1. Introduction into the Hague Convention and its two Protocols;
  2. Specific examples of UNESCO’s activities regarding the region;
  3. Military aspects of the implementation of the Hague Convention and its two Protocols;
  4. Measures of respect relating to The Hague Convention and its two Protocols;
  5. Penal aspects of the Hague Convention and its two Protocols.

Dedicated to UNIFIL officers (military and civilians), this seminar comes to follow up on the recommendations declared during a first similar event held in Beirut in June 2013 for the Lebanese Army.

Senior Culture programme Officer at UNESCO Regional Office in Beirut, Mr. Joseph Kreidi read the opening statement to launch the workshop, stressing in his speech that "the protection of cultural heritage is one of the biggest challenges facing us now, and it is not only governments' responsibility, but also the international community with all of its components". Mr. Kreidi hoped for "Lebanon to join the 68 States that have ratified the second Protocol to the Hague Convention", stressing the need "to encourage States to ratify the Convention and to support them in implementing their provisions in order to provide genuine protection for cultural property". Mr. Kreidi stated that one of the main objectives of the seminar is to increase coordination and cooperation between the various parties concerned; namely heritage experts, the Lebanese army, internal security forces, and the UNIFIL. The protection of cultural heritage in the event of armed conflict in Lebanon is not possible without a comprehensive approach". UNESCO expert also invited attendees to "come up with constructive ideas to protect cultural heritage and to work towards the implementation of these ideas"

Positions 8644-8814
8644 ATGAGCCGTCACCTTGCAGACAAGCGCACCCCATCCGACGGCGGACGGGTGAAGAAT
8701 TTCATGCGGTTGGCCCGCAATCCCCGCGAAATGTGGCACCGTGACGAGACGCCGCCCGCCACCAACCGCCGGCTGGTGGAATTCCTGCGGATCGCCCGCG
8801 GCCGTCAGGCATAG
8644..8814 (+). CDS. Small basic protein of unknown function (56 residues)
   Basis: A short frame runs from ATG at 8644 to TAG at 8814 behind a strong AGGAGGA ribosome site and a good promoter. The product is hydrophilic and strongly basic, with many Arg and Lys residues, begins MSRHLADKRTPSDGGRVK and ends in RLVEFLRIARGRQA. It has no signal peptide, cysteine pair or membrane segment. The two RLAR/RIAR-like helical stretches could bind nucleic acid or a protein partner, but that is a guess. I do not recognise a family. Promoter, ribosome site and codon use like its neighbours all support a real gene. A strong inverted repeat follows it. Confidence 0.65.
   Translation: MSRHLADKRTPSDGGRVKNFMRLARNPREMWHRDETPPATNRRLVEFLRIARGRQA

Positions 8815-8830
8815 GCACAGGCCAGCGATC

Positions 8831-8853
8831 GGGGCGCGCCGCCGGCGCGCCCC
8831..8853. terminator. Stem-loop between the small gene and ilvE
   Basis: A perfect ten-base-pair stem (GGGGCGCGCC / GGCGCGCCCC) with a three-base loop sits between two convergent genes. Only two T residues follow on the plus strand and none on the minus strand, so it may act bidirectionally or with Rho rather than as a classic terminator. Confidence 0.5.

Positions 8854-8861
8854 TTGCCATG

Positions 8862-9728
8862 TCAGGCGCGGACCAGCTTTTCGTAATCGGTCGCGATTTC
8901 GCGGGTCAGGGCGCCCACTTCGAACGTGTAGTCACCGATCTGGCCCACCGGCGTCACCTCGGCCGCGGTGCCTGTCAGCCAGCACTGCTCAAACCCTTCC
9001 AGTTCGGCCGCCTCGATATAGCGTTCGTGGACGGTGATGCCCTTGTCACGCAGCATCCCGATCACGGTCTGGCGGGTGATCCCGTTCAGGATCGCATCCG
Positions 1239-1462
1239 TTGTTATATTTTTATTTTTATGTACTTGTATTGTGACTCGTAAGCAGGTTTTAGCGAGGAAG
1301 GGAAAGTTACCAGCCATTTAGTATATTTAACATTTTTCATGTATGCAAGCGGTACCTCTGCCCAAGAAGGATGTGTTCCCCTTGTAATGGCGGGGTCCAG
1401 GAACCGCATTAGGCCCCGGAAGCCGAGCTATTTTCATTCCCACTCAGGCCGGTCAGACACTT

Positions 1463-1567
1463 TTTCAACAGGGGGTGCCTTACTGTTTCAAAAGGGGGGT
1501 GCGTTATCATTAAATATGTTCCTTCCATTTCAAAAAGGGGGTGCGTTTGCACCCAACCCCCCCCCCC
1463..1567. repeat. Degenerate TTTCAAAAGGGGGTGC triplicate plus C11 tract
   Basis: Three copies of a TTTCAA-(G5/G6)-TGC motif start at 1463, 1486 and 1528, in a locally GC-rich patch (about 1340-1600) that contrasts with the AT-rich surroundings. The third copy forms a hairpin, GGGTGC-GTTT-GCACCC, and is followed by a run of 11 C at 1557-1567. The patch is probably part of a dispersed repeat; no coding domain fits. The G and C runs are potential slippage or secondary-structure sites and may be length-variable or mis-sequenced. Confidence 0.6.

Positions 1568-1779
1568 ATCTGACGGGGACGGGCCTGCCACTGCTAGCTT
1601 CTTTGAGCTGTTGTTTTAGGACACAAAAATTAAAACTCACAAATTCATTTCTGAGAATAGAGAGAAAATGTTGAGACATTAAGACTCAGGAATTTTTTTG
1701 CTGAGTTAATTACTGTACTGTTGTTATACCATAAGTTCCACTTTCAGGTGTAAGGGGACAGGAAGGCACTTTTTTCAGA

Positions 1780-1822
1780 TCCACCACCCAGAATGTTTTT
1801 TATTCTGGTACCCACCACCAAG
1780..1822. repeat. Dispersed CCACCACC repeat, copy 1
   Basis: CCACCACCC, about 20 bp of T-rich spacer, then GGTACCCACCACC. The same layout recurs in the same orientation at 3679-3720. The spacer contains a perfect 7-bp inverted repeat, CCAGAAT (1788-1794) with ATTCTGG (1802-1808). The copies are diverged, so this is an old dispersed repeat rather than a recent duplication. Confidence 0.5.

. For his part, Commander of peacekeeping forces in Lebanon (UNIFIL) Gen. Luciano Bortolano praised this workshop, which is "the first of its kind". Bortolano thanked UNESCO for organizing this workshop to "introduce UNIFIL Officers to mechanisms and legal instruments in place for the protection of cultural heritage during conflict, especially considering the fact that UNIFIL troops are deployed in a Lebanese region that is renowned for its famous archaeological sites, and after recently witnessing the systematic destruction of unique archaeological sites in the region".

Speaking at the seminar, representative of the Minister of Culture, Mr. Sarkis Khoury stated that "Lebanon had ratified the 1970 UNESCO Convention on ways of prohibiting and preventing the illicit export and transfer of ownership of cultural property", hoping that all parties concerned will apply protocols correctly. He also considered that this workshop "holds a special significance for UNIFIL, as peacekeepers. Awareness about the importance of cultural heritage is the main base for its protection in times of peace, and for taking the strategic steps needed in times of conflict".